The responsibilities of a Social Security payee have come up a lot in the comments recently:
I don’t live with my parents for 3 years but they get my disability check. They don’t give me any or pay any to the place I live.
What if parent is receiving benefits for a child not living with her and keeping the money for herself.
Social Security has good information about payee responsibilities, written in nice clear language. Concerning how a parent can use a child’s Social Security (survivor’s or disability) benefits: Continue reading Parent misusing child’s Social Security benefits?
My Colorado law office handled a number of Social Security disability benefits for children. Often parents have a 504 plan or an IEP (Individualized Education Program) from the school.
But is a 504 plan or IEP enough to win Social Security disability benefits for a child? If not, what else do you need? Continue reading Is a 504 plan or IEP enough to win Social Security children’s benefits
Many people ask me about whether their children will qualify for Social Security benefits based on medical conditions early in their lives:
We have two adopted children that we have had since birth. One is now 14, but was born at 26 weeks weighing 1lb 14 ou. The other is now 12 but was born at 32 weeks at 3lbs 5oz.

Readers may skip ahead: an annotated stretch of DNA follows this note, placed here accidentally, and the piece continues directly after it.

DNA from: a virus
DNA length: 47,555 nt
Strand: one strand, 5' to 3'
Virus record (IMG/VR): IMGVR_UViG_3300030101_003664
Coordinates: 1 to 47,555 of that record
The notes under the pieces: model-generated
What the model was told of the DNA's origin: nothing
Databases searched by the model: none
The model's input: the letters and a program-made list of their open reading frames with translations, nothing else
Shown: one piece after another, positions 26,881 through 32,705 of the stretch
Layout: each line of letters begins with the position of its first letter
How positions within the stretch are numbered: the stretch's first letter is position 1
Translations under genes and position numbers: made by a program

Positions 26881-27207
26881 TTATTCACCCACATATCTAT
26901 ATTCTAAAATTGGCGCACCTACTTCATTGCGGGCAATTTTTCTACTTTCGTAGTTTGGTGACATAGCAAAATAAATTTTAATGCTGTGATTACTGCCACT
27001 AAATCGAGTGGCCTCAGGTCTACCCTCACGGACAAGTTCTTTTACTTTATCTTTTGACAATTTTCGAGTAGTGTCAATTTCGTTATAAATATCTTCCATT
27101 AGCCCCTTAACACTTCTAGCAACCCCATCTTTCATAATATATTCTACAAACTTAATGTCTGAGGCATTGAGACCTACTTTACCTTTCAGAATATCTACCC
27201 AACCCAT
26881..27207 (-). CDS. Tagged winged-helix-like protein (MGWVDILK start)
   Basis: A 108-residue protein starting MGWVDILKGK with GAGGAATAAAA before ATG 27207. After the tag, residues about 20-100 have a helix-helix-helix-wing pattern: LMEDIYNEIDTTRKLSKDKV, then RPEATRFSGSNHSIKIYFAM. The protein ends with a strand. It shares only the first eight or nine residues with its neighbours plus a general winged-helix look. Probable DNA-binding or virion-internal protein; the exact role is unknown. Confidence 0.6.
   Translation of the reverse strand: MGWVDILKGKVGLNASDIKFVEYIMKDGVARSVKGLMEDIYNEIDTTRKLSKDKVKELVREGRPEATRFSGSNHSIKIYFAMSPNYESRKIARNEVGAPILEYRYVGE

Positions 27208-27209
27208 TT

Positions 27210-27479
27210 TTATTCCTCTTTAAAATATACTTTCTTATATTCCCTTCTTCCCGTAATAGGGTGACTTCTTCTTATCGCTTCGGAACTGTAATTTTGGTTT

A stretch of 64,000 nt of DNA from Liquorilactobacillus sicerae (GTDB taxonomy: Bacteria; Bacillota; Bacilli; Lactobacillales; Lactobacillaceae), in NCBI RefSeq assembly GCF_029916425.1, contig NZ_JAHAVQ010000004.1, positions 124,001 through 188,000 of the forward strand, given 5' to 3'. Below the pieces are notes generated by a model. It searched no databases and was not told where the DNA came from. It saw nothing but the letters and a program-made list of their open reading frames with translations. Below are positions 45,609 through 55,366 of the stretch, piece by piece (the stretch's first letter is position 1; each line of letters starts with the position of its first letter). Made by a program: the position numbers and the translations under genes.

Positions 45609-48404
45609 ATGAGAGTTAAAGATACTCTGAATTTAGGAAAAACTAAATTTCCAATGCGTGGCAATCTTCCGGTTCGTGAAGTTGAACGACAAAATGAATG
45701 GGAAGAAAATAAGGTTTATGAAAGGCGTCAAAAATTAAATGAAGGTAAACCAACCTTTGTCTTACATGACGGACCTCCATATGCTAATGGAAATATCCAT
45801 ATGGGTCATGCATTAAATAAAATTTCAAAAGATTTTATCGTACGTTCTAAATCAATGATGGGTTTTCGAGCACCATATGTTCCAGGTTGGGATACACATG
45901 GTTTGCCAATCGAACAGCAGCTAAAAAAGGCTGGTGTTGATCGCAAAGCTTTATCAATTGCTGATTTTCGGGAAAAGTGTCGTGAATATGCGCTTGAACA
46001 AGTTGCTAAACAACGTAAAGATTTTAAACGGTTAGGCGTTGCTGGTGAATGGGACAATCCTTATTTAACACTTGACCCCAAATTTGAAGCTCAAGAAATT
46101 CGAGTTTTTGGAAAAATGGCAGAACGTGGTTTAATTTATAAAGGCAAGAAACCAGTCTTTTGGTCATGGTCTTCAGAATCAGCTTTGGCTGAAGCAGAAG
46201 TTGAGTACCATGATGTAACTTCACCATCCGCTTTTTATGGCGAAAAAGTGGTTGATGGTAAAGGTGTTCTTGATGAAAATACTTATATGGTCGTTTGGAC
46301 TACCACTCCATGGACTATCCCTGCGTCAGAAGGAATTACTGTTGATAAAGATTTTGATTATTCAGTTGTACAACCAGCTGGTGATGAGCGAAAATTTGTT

Are they eligible for Social Security benefits now?
Continue reading Children’s Social Security Disability Cases and Early Impairments
Disabled children can apply for Social Security benefits under the Title 16 children’s Supplemental Security Income (child SSI) program. Children’s cases are considered differently than adult disability claims. However, after a child turns 18, Social Security applies the adult standard to decide disability. Note: children between 18 and 22 may be eligible for Disabled Adult Child benefits based on their parents’ contribution to Social Security.
What happens if a child turns 18 before Social Security decides if the child is disabled?
Continue reading Child SSI cases after 18th birthday
Disabled children under age 18 can receive Social Security disability benefits under the Supplemental Security Income (SSI) program, or “Child’s SSI.” In order to qualify for children’s disability benefits, Social Security requires that the child:
- Is not working at a job that Social Security considers to be substantial work; and
- Has a physical or mental condition (or a combination of conditions) that results in “marked and severe functional limitations.” This means that the condition(s) very seriously limits his or her activities; and
- The condition(s) has lasted, or is expected to last, at least 1 year or is expected to result in death.
Note: some conditions result in presumptive disability decision. If your child has one of these condition, he or she may be able to be instantly approved.
However, the majority of children’s disability cases focuses on the second part, the requirement of that a condition produces “marked and severe functional limitation.” There are several ways of doing this: Continue reading Social Security Disability Benefits for Children
I was recently asked if Social Security child’s benefits continue for a full-time student who is 18 or over.
Here is the answer in a directly from Social Security:
No. At one time, SSA did pay benefits to eligible college students, but the law changed in 1981. Benefits stop when a child reaches age 18 unless he or she:
- Is disabled; or
- Attends a secondary (grade 12 or below) or elementary school full-time.
In general, benefits end when:
- The student graduates [high school]; or